“Not about that. About what you were doing in the cabin with Culpin. Your boy can’t be so stupid he didn’t tell her you were there,” Dorothy said, annoyed to have to explain a question she did not particularly want the answer to.
“I said I was there undercover!” he exclaimed happily as he steered the vehicle slowly over the icy bridge.
“What? She bought that?” Dorothy asked, irritated. It was not like Mr Baldwin to have a good idea and now there had been a few of them.
“I said that I had stumbled across the cabin while I was planning new cross-country routes for the First Years. That part was true. But I told them I banged on the door and pretended to help the big bad Woodcutter with his evil scheme to get information from him to help the school. I was so good at pretending I even fooled my own son! They think I should get a bravery award! And an acting award!”
“Idiot,” Dorothy mumbled. She fingered the bottle she had found in the book. It contained the last of the viscous fluid. She returned to looking out of the window at the slowly passing white scene. The liquid would not last long, but maybe long enough for her to find more. There must be another special wolf somewhere.
Mr Baldwin liked a little conversation on a long journey. “So why do you care if Jinger destroys Murkle anyway? You’ve never lived there,“ he asked.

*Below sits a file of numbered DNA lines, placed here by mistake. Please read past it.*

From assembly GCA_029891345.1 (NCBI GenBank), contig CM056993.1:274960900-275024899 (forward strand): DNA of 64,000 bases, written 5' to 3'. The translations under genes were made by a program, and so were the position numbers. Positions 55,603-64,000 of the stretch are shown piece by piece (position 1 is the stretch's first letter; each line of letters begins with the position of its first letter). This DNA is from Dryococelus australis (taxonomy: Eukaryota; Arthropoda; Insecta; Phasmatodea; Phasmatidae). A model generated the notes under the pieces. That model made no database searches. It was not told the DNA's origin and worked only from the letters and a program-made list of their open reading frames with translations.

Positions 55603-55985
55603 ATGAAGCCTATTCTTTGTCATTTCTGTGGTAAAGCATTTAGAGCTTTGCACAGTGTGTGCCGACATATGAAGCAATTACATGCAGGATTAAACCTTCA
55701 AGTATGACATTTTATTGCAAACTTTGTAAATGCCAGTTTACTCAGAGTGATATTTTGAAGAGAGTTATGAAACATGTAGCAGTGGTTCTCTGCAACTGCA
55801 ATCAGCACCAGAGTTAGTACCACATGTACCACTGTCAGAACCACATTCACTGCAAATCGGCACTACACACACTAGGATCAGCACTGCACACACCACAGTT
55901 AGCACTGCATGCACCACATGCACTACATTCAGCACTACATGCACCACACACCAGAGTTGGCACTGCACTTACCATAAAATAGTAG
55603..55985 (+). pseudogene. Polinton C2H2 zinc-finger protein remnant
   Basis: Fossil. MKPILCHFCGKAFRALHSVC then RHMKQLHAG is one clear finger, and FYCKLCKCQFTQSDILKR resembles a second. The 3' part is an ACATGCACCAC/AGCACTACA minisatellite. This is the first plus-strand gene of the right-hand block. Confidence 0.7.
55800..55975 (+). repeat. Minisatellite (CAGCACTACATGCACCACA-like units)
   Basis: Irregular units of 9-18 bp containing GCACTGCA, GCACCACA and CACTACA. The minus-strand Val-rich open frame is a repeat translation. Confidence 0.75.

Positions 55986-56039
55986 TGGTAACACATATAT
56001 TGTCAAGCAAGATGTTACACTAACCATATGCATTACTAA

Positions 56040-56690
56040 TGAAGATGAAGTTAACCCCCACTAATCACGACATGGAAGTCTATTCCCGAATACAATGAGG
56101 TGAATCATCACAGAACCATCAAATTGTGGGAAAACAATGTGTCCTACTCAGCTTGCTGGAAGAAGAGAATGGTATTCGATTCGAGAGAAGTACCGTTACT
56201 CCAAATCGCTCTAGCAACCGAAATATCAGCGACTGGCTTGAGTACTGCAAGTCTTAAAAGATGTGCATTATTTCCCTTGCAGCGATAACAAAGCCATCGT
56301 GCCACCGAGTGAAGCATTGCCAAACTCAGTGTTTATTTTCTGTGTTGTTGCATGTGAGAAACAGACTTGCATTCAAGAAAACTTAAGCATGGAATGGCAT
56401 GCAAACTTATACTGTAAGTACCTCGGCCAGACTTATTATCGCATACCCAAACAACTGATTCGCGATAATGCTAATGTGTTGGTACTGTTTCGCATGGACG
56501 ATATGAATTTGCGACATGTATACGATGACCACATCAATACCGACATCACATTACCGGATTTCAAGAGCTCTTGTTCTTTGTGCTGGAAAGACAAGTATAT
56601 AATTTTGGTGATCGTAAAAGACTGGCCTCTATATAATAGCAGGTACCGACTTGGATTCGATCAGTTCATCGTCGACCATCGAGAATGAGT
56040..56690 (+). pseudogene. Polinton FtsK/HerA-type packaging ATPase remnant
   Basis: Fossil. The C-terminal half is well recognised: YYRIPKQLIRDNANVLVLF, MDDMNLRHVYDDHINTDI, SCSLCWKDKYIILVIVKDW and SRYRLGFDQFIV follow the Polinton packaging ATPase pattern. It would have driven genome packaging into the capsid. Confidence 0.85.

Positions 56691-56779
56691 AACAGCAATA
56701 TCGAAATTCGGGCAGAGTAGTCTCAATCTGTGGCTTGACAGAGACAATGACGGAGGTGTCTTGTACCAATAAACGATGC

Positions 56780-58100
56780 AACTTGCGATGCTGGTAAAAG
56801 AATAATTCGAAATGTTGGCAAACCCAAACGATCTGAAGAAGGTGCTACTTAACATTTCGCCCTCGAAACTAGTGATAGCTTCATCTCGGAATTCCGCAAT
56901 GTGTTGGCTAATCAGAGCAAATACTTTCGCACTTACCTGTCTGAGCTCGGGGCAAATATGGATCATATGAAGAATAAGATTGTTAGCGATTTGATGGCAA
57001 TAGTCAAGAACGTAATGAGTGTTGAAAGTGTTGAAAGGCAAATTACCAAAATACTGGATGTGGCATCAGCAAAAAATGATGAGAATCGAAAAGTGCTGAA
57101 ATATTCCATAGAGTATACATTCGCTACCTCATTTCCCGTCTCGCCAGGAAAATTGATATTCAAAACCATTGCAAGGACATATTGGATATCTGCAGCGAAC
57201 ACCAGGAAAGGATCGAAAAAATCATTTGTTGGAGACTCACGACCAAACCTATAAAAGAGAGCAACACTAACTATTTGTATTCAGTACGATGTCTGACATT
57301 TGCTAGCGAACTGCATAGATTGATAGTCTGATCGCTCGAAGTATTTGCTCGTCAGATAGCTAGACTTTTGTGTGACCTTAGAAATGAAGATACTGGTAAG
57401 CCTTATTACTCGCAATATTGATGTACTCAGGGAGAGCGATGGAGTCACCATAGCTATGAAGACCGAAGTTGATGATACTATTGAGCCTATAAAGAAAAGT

Dorothy did not look away from the view but simply replied, “I need Murkle even more than you do.” Her tone of voice told her driver that she now preferred to travel in silence. Her hand flitted up to her aching chest.
When they arrived back into Brink Stenton, she persuaded him to escort her all the way up her path, secretly delighting in postponing his celebrations with his family for as long as possible.
After Mr Baldwin left, not disguising his hurry, the doorbell rang. Who would think it was acceptable to turn up uninvited on Christmas day? Dorothy peeped through the spy-hole in the front door. Of course. A child of Douglas Barley. That’s who would turn up on Christmas Day. Wondering if she would ever be rid of the family, Dorothy sighed and prepared a smile. At least it was not the evil twin.
“Hello, Dot,” Jessica said in a voice which made Dorothy turn off her smile and switch it for a more concerned, grandmotherly expression. The old woman hoped she would not have to think of anything grandmotherly to say to go with it.
“Oh, Jessica. Happy Christmas. Whatever’s the matter, lovey?”